The buck stops here
Study shows top business schools have top deans
By Peter Walker for CNN
Best get studying: research brings success as a dean.
FT's Executive MBA Rankings
1. Wharton, U.S.
2. Hong Kong UST, China
3. London Business School, UK
4. Instituto de Empresa, Spain
5. Fuqua, Duke, U.S.
6. Chicago GSB, U.S.
7. Columbia, U.S.
8. Kellogg, U.S.
9. Stern, NY, U.S.
10. Cass, City University, UK
Source: Financial Times 2006
Executives taking the top EMBA courses in the U.S., Europe and Asia have average salaries of around $130,000 to $200,000.
A typical EMBA student is likely to be aged in the early 30s, with 6-10 years of working experience.
A top EMBA course can cost $100,000. Customized courses start at a few thousand dollars.
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(CNN) -- If there is one thing that keeps business school deans awake at night, it is their institution's global ranking. Now a new study gives them more reason for interrupted sleep: it indicates they are largely responsible.
The study of the world's top 100 business schools, as ranked by the Financial Times Global MBA list, finds a close correlation between a school's position and the standing of the dean, as determined by his or her own academic research record.
"Leaders are the final arbiters of quality. Therefore it is right to expect the standard bearer to first bear the standard," Patrick Harker, dean of the equal top-ranked Wharton School told the report's author.
Amanda H. Goodall, from Britain's Warwick Business School, has previously demonstrated a link between the global rankings of wider universities and the academic pedigrees of their presidents, something that could perhaps have been more readily anticipated.
But surely business schools are different, anchored in the solid world of economics and commerce rather than aloft in the ivory towers of theoretical academia? It seems not.
Goodall said she was struck by the match between a dean's academic record and their school's ranking.
"It's interesting," she said. "If you can make that correlation work for business school deans then that's quite significant, as I don't think people would have predicted it so much."
Goodall's study took 99 deans -- one U.S.-based school was in the process of making a new appointment -- and used an online index of academic papers to study the number of times each of them was cited in studies.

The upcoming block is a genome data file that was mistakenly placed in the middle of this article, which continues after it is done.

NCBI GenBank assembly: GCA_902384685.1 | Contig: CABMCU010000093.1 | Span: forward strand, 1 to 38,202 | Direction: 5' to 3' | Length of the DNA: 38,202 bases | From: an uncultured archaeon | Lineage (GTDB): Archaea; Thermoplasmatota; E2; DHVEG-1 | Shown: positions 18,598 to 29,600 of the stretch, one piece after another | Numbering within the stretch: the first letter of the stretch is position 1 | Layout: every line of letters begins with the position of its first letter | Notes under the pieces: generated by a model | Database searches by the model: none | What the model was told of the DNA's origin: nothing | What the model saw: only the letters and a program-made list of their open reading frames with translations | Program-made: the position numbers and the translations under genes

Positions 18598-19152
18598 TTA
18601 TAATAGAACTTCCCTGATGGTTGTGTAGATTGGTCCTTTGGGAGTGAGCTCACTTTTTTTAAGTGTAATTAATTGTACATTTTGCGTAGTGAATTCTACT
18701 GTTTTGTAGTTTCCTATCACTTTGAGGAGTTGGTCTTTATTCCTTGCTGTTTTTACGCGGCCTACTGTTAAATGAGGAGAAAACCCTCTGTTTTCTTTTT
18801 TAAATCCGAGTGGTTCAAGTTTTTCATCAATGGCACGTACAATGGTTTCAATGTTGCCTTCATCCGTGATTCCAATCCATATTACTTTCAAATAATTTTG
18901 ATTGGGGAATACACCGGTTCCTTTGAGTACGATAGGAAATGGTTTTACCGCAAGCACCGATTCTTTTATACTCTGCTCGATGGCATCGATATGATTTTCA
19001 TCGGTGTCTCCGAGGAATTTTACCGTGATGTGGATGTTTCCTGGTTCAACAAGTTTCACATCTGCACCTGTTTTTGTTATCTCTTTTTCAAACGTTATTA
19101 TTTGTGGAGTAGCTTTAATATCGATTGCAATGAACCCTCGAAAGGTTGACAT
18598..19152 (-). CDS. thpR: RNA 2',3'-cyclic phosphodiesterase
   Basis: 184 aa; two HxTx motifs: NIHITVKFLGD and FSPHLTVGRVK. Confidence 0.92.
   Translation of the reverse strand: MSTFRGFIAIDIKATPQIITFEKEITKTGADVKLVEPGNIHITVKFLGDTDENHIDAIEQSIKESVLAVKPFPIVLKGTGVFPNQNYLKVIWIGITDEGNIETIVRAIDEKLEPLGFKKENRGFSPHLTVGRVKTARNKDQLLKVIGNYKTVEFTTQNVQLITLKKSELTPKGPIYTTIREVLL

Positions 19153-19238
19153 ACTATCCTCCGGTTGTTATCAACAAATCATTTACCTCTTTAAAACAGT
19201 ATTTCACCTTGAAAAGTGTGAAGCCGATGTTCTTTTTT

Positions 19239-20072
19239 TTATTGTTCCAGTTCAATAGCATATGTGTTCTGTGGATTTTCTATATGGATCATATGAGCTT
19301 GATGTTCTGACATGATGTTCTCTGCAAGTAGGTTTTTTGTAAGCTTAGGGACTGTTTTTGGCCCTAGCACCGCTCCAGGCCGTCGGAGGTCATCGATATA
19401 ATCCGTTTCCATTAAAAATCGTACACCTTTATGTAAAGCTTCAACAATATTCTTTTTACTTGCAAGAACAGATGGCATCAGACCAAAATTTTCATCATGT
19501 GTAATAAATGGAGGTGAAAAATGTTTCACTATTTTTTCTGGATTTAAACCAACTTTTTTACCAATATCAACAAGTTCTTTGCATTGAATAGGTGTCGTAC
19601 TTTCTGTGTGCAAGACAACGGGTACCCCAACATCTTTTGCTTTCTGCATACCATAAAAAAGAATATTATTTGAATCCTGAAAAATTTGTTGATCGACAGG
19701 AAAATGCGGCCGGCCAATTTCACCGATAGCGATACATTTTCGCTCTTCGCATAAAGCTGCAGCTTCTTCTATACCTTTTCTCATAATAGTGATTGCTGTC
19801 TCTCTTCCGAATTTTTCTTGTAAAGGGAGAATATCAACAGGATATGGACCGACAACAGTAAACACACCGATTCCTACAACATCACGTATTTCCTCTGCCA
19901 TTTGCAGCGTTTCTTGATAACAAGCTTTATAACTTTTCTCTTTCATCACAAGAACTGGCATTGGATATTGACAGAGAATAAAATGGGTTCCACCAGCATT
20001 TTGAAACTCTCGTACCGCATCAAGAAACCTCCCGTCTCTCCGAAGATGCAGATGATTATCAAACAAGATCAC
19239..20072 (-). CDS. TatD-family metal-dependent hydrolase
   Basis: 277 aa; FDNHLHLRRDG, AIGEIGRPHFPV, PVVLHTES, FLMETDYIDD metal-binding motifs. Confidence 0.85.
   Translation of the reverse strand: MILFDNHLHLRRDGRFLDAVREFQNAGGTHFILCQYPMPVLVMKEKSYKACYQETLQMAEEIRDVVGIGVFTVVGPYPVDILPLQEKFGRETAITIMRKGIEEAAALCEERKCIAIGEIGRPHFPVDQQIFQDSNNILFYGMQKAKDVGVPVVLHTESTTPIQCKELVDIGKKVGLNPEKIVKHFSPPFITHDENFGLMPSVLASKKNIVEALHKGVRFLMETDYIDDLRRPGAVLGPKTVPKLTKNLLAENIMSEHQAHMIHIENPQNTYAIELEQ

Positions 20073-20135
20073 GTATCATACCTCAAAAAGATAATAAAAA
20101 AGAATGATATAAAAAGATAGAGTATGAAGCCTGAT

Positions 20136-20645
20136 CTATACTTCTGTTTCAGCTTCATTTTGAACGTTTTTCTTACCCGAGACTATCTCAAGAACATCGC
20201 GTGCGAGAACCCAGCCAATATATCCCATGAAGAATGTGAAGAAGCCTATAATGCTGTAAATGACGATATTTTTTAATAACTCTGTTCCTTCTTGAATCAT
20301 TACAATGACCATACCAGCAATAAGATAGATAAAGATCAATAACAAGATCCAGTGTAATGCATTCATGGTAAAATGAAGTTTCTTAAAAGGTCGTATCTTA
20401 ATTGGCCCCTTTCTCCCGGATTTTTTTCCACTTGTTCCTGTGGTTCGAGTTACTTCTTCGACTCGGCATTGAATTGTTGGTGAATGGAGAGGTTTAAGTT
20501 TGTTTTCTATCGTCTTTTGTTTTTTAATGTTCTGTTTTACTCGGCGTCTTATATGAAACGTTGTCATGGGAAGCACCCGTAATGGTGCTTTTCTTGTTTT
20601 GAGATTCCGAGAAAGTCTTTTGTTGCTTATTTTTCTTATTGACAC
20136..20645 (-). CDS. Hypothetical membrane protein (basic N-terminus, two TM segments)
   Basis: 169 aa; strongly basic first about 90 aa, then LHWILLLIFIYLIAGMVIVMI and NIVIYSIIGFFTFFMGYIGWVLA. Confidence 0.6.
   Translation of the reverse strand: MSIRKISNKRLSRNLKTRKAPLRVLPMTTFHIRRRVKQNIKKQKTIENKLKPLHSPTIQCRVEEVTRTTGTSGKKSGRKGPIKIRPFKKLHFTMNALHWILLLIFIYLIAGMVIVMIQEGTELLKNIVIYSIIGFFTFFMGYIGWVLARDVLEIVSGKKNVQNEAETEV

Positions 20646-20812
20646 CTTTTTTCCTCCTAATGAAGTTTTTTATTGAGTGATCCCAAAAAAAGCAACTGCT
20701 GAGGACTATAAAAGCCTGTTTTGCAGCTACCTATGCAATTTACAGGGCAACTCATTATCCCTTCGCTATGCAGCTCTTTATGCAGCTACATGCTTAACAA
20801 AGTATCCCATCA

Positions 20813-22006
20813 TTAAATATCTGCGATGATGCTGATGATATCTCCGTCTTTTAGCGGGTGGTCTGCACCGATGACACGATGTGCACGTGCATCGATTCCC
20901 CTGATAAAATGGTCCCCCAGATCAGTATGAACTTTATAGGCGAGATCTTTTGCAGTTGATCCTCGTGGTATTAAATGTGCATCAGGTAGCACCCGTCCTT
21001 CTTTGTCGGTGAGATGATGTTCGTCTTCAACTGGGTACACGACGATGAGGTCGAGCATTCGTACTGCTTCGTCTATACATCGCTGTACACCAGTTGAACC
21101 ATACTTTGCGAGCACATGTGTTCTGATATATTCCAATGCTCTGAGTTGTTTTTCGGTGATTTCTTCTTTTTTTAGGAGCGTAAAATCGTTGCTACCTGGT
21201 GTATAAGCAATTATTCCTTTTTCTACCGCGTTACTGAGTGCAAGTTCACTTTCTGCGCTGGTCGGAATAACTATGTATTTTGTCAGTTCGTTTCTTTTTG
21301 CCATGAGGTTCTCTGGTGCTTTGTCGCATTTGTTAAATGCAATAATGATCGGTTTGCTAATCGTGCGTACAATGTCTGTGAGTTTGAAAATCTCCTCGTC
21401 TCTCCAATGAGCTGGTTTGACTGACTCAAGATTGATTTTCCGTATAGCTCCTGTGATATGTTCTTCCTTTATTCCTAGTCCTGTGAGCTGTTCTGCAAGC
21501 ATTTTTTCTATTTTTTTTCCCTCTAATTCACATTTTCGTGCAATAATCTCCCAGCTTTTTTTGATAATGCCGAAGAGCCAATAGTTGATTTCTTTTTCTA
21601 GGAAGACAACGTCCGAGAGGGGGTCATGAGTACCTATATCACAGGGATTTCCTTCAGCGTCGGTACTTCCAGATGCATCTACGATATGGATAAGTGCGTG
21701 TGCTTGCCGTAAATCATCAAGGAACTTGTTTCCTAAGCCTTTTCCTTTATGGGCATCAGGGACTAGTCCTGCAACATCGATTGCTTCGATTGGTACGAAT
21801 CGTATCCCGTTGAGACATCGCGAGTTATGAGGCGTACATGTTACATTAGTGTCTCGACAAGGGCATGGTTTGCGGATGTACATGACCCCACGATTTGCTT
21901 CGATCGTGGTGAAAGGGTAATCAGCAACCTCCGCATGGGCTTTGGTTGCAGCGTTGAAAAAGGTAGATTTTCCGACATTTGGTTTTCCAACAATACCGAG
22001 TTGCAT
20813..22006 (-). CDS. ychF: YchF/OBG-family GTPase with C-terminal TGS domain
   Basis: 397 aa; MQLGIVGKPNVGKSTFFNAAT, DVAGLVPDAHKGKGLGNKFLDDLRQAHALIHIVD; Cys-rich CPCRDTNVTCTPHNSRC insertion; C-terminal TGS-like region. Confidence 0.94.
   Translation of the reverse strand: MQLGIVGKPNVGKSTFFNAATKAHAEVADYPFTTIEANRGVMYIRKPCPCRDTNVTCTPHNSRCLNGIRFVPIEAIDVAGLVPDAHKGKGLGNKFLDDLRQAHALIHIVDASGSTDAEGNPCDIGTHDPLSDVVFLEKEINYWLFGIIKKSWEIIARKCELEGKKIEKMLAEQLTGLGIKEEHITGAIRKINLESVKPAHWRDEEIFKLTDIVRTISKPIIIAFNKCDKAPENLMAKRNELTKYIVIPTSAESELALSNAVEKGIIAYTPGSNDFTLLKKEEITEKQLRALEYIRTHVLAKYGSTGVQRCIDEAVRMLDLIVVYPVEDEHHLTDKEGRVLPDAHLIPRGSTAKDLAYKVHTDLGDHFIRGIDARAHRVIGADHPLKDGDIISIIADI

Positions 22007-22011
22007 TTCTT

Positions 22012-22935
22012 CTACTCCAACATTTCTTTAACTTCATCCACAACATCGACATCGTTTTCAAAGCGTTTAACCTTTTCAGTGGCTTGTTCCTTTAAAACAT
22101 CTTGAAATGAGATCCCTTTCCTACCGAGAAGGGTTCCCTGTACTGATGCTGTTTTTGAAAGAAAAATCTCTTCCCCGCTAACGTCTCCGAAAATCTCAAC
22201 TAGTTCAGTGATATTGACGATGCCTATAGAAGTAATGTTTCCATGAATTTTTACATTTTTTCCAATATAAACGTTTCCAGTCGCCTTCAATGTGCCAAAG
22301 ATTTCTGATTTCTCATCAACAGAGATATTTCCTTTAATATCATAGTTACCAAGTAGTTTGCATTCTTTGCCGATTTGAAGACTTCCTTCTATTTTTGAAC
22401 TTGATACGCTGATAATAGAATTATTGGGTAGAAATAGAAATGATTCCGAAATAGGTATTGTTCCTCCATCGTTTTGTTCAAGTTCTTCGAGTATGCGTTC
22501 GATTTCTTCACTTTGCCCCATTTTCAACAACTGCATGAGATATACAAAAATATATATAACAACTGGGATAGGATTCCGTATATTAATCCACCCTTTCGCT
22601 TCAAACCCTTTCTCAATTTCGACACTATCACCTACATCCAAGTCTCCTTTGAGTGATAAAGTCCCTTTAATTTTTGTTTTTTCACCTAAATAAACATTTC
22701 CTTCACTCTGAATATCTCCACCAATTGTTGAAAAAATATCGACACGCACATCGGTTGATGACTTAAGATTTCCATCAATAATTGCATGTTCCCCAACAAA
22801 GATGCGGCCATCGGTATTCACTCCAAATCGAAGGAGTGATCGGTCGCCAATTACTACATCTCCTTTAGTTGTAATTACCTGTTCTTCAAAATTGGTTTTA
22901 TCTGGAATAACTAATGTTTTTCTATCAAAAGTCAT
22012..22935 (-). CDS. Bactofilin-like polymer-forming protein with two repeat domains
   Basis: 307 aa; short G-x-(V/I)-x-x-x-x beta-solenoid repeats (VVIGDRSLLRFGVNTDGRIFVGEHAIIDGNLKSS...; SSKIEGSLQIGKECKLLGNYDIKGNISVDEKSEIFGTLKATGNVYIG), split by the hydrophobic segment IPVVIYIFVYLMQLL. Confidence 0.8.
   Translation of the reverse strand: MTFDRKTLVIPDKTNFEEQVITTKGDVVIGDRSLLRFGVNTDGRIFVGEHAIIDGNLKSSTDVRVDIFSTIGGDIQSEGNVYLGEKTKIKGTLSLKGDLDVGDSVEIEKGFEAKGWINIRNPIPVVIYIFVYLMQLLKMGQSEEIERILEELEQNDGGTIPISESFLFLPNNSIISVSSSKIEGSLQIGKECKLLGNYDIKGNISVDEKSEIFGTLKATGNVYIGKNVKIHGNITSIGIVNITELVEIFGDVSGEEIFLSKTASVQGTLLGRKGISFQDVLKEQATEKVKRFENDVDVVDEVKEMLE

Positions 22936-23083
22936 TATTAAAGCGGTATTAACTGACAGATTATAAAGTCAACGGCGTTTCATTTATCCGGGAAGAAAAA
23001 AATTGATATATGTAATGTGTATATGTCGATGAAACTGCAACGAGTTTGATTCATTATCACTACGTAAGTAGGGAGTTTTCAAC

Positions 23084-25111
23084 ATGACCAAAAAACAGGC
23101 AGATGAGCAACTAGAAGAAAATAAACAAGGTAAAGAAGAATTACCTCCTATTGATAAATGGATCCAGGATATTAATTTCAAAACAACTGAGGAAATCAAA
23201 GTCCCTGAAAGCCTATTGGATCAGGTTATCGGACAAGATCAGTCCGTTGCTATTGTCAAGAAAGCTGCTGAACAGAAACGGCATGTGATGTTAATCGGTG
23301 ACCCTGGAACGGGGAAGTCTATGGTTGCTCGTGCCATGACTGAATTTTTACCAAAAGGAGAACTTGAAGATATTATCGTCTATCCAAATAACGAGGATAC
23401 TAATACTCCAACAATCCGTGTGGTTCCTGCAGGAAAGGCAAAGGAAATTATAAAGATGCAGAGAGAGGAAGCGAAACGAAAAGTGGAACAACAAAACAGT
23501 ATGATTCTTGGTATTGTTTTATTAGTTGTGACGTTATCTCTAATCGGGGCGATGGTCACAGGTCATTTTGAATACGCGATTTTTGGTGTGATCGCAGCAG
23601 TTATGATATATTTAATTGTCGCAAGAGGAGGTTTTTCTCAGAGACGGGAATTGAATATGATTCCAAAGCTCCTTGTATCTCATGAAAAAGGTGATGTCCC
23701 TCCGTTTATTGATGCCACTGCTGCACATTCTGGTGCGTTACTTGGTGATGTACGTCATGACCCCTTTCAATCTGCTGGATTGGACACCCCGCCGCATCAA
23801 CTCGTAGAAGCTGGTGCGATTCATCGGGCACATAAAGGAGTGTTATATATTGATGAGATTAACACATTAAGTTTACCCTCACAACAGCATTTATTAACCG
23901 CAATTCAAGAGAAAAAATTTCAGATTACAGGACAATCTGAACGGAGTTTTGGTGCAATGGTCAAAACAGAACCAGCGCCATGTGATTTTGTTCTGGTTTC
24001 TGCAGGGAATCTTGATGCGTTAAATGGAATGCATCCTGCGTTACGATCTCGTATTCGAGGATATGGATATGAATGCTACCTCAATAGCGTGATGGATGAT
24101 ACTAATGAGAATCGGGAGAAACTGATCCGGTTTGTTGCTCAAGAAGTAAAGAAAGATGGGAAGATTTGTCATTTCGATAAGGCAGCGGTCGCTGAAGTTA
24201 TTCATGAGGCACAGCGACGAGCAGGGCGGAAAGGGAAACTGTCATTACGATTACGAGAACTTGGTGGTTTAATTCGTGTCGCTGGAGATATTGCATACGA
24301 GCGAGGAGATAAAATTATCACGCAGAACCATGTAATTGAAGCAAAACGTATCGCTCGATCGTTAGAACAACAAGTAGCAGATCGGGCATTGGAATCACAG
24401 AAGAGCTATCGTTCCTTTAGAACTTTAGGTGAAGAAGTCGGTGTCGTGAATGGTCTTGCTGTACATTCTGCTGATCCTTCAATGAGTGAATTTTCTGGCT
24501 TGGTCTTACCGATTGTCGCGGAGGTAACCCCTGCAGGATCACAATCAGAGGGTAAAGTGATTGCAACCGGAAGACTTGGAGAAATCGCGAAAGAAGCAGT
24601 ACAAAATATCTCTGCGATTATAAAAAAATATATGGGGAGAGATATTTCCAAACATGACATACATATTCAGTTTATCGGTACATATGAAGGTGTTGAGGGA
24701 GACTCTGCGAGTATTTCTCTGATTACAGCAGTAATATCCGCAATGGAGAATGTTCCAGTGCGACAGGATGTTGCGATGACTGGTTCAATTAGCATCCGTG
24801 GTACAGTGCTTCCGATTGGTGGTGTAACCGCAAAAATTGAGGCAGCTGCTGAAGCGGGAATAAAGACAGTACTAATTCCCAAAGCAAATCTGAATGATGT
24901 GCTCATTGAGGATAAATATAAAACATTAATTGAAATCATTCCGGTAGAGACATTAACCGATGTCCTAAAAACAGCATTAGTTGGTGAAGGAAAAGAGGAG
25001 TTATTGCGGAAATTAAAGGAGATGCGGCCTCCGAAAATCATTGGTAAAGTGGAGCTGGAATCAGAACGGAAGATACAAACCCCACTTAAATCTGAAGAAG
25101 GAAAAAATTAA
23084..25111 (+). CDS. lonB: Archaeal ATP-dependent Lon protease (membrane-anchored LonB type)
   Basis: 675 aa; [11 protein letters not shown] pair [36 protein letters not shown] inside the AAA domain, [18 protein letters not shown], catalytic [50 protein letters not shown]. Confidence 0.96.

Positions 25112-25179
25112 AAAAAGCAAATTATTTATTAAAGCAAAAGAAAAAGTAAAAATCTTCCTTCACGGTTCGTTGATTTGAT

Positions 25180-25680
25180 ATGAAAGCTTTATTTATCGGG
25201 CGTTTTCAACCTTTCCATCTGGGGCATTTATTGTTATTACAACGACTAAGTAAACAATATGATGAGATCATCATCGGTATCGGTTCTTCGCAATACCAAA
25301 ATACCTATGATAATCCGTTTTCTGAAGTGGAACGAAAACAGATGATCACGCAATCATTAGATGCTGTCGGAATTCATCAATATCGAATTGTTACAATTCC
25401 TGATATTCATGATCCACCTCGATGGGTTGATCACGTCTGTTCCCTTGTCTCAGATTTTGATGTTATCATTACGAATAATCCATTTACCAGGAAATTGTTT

One statistic alone gives a snapshot of the link. The Institute for Scientific Information, which runs the database, names some academics as "Highly Cited," something which identifies them as being in the world's top 1 percent of academic researchers.
Three deans were in this elite group and the schools they headed also happened to take the first three places in the FT rankings; Harvard Business School and Wharton in top and Columbia just below.
The correlation was borne out more generally among the 100 schools as a whole, 65 of which are American or Canadian with 14 UK-based, 12 other dotted about Europe and nine in the rest of the world.
Goodall found a "statistically significant" relationship between the position of a business school in the FT ranking and the life-time citations of its dean, calculating that on average, six citations were needed to nudge the school up one place.
However, the correlation breaks down when applied only to the non-U.S. schools, although if examined separately, British institutions demonstrate a link.
Discounting mere coincidence, Goodall raises three possible reasons: that top schools seek out top scholars, that the best scholars are attracted to leading institutions and that top scholars actively improve a school's performance.
Emphasis on academic leadership at the top level has been "unfashionable" in recent years, the study notes, but should not be ignored.
Goodall argues that scholarship should not be seen as a substitute for management experience but an addition, noting that most senior academics have developed management skills by running research centers or heading academic programs.
"Business schools are very different from universities in some sense -- they have a much more applied nature," she said.
"But on the whole, with a university, and even a business school, the core business is academic research and research-led teaching."
Nonetheless,.the correlation for business school deans is "not as strong" as for university presidents.
"I would say that is partly a reflection of the fact that business school deans are sometimes appointed to do different things, and their priorities might be different," Goodall said.
"Engaging with business and so on is not the same thing, and some schools might decide that they don't need a great researcher but a better manager."
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